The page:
Patient Working With a Stretchy Arm Band During Physical TherapyPhysical therapy is a catch-all term for active treatments that improve the body’s functionality. It includes customized movements to address physical pain or limitations, patient education, and at-home exercise programs to prevent problems from returning.

Your doctor may recommend physical therapy for an injury, during surgery recovery, or to address long-term health problems.

What Physical Therapy Can (and Cannot) Do

People respond to physical limitations in one of two ways: by avoiding certain activities or “pushing through” and living with chronic pain. A sports physical therapist has a unique view of the body’s capabilities and potential, using exercises to ease pain and restore lost mobility.

Physical therapy may involve the whole body or focus on a single area, such as the legs, shoulders, or neck. Your therapist may use manual therapy (such as massage) or offer treatments with additional benefits, such as heat and cold therapy, electrical stimulation, or dry needling.

Physical therapy helps patients:

  • Perform everyday movements. Physical therapy aims to make it easier for patients to do daily tasks and activities, such as walking, running, lifting, or climbing stairs.
  • Relieve pain. Physical therapy is a way for patients to get results and improve their quality of life without relying on opioids or overusing over-the-counter medications.
  • Restore lost function. Therapeutic exercises can improve your range of motion, strengthen your joints, and increase your flexibility after an injury.
  • Improve fitness levels. The exercise regimens in physical therapy include stretching, weight lifting, core exercises, and other activities that may result in weight loss and improved endurance.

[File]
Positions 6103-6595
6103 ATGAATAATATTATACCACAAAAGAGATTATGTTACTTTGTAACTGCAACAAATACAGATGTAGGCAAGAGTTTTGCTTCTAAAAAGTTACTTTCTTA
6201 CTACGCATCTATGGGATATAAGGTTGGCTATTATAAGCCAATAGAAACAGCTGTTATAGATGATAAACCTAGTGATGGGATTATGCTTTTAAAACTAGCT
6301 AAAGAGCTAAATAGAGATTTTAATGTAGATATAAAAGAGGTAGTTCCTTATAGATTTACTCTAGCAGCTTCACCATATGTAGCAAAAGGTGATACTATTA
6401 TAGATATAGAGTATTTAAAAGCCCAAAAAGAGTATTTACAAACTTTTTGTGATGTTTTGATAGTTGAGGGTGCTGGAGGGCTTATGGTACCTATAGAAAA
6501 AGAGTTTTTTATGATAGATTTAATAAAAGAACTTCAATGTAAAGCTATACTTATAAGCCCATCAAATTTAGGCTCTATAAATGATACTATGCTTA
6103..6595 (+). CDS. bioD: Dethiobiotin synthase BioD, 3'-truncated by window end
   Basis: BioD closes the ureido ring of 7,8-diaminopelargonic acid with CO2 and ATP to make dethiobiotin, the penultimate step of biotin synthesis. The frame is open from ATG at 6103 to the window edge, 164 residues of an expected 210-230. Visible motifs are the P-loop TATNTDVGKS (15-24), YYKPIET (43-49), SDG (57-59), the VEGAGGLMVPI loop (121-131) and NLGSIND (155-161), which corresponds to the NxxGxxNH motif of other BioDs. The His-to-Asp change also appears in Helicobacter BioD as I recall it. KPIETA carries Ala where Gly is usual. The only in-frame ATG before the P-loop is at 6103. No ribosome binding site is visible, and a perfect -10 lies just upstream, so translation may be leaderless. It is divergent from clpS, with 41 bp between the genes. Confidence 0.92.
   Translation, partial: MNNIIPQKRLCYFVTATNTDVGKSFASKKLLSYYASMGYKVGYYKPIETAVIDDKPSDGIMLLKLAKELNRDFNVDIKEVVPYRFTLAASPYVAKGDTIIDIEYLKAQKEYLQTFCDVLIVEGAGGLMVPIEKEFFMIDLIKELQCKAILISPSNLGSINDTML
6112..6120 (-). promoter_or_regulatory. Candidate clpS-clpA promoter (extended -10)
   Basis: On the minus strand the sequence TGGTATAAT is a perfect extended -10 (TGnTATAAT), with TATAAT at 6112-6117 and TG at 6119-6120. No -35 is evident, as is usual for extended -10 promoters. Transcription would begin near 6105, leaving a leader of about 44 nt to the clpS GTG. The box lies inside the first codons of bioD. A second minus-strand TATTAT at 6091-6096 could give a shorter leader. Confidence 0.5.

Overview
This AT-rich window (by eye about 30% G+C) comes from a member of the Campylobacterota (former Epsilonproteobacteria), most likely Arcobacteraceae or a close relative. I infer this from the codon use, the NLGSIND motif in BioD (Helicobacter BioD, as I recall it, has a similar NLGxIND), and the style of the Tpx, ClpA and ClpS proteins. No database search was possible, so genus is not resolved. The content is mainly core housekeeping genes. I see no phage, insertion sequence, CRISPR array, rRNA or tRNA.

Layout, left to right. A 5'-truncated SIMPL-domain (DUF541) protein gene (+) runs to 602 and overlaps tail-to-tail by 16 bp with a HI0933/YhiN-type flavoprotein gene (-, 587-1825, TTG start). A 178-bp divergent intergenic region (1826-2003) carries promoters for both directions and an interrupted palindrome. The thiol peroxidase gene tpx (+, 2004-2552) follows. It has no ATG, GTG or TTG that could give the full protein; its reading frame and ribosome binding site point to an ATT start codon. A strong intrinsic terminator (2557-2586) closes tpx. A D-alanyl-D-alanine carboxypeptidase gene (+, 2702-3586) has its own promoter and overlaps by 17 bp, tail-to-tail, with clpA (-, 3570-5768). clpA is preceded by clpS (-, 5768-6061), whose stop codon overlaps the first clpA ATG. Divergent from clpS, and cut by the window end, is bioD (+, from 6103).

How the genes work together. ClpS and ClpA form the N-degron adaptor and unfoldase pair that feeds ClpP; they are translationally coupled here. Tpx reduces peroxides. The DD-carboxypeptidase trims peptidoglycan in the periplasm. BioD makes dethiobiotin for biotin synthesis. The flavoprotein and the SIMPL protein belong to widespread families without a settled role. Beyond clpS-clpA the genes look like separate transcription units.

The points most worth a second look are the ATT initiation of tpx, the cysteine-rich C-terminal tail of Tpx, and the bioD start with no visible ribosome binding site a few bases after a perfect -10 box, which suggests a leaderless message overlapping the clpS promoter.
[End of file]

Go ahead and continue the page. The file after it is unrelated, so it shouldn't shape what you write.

• Improve athletic performance. An essential aspect of sports physical therapy is the promotion of peak performance. Physical therapists work with athletes to help them understand their bodies and the factors that may impact their ability to hit, run, swing, or move to keep up with the demands of their sport.

Physical therapy is highly effective, but it absolutely cannot be rushed. Each movement gradually restores function, helping the body develop steadily over time. Powering through sessions or trying to rush recovery isn’t going to help you get better. In fact, it’s likely to cause injuries that put you back on the starting line.

Who Could Benefit From Physical Therapy?

Physical therapy can help just about anyone ease pain and gain greater control over their bodies. It is particularly beneficial if a person's movement is affected by the following:

  • Aging. Older adults who have physical therapy sessions are more likely to have the strength and balance it takes to avoid common injuries, such as falls or broken bones.
  • Acute injuries. Rolled ankles, broken bones, and surgery recovery can all cause short-term disability that could benefit from physical therapy. Therapy is typically recommended after the injury has healed, and ligaments and muscles can be stretched without risking re-injury.
  • Chronic injuries. Athletes at all levels of play are at risk of overuse injuries. Sports physical therapy can help treat chronic pain from overuse injuries and develop techniques to prevent re-injury.
  • Disease. Patients with musculoskeletal disorders, such as arthritis or fibromyalgia, may benefit from physical therapy to improve motor skills and restore coordination. It can also help ease pain in people with chronic illnesses, helping them manage their symptoms and improving their quality of life.
Dr. Carlos J. Berio
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D.P.T. Doctor of Physical Therapy in Virginia